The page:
Evidence of Negligence
Negligence refers to the failure of health care professionals to exercise the duty of care due to their patients. Negligence comes in when the health care professionals do not take the necessary actions in a given situation as demanded by their career. In a court of law, the plaintiff may present various pieces of evidence for the carelessness of the health care officers.
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Statutory evidence where there is a violation of law: In this case, there is a duty of care owed to a certain person who is protected by the statutes. Thus, a violation of this duty calls for statutory evidence. The plaintiff can provide statutory evidence in court as he/she has been covered (Pozgar, 62).
Policies and procedures evidence: Health care facilities have day-to-day organizational operations. One may use this evidence if a violation of these policies and procedures causes injuries to those that it is meant to protect.
- Demonstrative evidence: this is evidence that can be demonstrated in court.
- Documentary evidence: this is evidence that has been documented and can be presented before the court.
- Judicial notice evidence: these are adjudicative facts.
- Hearsay evidence: this is from the evidence that cannot be authenticated.
- Expert testimony: this is used when issues to be resolved are beyond common knowledge and understanding.
Defenses on Negligence
The defendant may refute the plaintiffs’ evidence when the ignorance of a fact was unintentional. Assumption of risk: this is where the risk involved is assumed, leading to the occurrence of negligence. Contributory negligence: in this case, the defendant argues that the plaintiff contributed to the negligence. They may defend themselves using comparative negligence, statute limitation, and sovereign immunity. Intervening causes is where there is a force that takes effect after the defendant’s negligence, which causes significant harm to the plaintiff (Pozgar, 104).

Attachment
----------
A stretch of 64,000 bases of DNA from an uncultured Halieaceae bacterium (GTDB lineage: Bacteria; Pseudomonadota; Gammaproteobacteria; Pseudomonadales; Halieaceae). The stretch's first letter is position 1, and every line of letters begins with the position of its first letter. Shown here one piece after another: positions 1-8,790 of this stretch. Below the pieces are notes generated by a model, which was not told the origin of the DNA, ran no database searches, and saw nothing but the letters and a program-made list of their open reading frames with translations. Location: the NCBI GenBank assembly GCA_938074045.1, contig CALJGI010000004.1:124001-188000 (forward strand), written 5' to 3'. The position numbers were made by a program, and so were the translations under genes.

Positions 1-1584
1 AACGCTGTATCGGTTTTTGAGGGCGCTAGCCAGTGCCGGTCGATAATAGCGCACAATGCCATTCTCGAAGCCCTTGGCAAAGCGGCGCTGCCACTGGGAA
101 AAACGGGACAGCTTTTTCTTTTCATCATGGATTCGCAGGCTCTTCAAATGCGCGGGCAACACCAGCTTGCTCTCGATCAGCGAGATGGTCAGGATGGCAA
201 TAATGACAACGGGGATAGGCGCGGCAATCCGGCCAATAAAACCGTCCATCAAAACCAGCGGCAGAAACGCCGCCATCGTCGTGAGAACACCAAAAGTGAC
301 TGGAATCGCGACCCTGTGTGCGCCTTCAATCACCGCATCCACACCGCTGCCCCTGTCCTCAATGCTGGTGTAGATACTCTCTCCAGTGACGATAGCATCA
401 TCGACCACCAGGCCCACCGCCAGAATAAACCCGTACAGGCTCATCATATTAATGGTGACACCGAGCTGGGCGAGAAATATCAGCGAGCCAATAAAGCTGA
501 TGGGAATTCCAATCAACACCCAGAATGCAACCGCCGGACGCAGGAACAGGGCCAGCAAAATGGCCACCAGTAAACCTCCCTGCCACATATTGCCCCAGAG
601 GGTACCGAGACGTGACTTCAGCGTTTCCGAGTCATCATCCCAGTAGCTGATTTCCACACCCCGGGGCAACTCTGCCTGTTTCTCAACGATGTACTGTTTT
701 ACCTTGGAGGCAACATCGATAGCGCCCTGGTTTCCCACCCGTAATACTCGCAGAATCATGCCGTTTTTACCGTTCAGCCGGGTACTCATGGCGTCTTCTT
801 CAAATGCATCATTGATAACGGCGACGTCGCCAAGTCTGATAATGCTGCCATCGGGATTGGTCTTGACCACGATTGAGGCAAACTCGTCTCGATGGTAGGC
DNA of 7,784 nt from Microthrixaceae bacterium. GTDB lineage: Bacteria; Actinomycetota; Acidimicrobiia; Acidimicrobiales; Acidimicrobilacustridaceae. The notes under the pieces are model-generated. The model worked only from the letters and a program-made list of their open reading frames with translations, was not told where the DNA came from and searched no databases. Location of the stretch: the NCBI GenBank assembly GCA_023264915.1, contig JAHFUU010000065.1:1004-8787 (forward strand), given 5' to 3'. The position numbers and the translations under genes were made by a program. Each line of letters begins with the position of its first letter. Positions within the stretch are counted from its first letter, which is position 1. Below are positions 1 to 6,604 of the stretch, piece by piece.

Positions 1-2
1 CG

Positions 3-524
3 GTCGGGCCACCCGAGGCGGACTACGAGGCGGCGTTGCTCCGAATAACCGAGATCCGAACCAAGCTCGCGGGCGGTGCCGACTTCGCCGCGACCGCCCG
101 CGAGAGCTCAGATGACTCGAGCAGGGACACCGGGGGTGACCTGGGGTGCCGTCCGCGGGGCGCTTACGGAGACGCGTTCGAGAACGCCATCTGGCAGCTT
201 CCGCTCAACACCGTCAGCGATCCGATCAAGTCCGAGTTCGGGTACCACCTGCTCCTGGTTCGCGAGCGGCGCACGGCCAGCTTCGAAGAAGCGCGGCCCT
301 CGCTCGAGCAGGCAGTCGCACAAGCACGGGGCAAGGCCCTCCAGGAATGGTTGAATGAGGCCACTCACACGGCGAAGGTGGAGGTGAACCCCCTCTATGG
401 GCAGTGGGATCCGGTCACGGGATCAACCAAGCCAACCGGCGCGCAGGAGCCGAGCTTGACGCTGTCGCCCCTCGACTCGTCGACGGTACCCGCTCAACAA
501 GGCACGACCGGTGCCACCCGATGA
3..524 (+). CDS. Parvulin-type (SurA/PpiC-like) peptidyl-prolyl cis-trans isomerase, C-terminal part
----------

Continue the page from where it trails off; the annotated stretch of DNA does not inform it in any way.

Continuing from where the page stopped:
Statutes of limitation
The statutes limit the time for prosecution and hence favor defendants who may have lost evidence. It protects them from the cruelty of long-dormant claims.
- Normal: a token of recognition that a wrong has been committed, and the value is usually insignificant.
- Compensatory: awarded as reparation for injury sustained.
- Hedonic: awarded to compensate the plaintiff for loss of life enjoyment.
- Punitive: monetary compensation for an injury caused by disregard of others’ safety.
Provisions of the Sarbanes-Oxley Act
The Sarbanes-Oxley Act was enacted in the early 2000s. It was assented to by President George Bush. There are various provisions related to this legislation. These include the following:
- Financial reports have to be certified.
- Injunction on personal loans for the top management.
- Prevention of insider trading. This is especially during pension fund blackout.
- Public reporting of the Chief Executive and Chief Finance Officers’ compensations and profits.
- Independence of inside auditors
- Criminal and Civil penalties for securities violations.
- Obligations of having internal audits that are certified by external auditors.
- Code of ethics and standards of conduct for executive officers and board members.
- The Act provides for significantly longer jail terms for corporate executives who mistake and alter the financial statements of the company knowingly (Pozgar and Santucci, 96).
Respondent superior is a legal doctrine that stands for “Let the Master respond”. The doctrine holds employers liable for the wrongful acts of their employees. It also means that the employer is also answerable for torts committed by their employees (Pozgar and Santucci, 97).
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Pozgar, George D. Legal Aspects of Health Care Administration. Sudbury, Mass: Jones & Bartlett Learning, 2012. Print.
Pozgar, George D, and Nina M. Santucci. Legal Essentials of Health Care Administration. Sudbury, Mass: Jones and Bartlett Publishers, 2009. Print.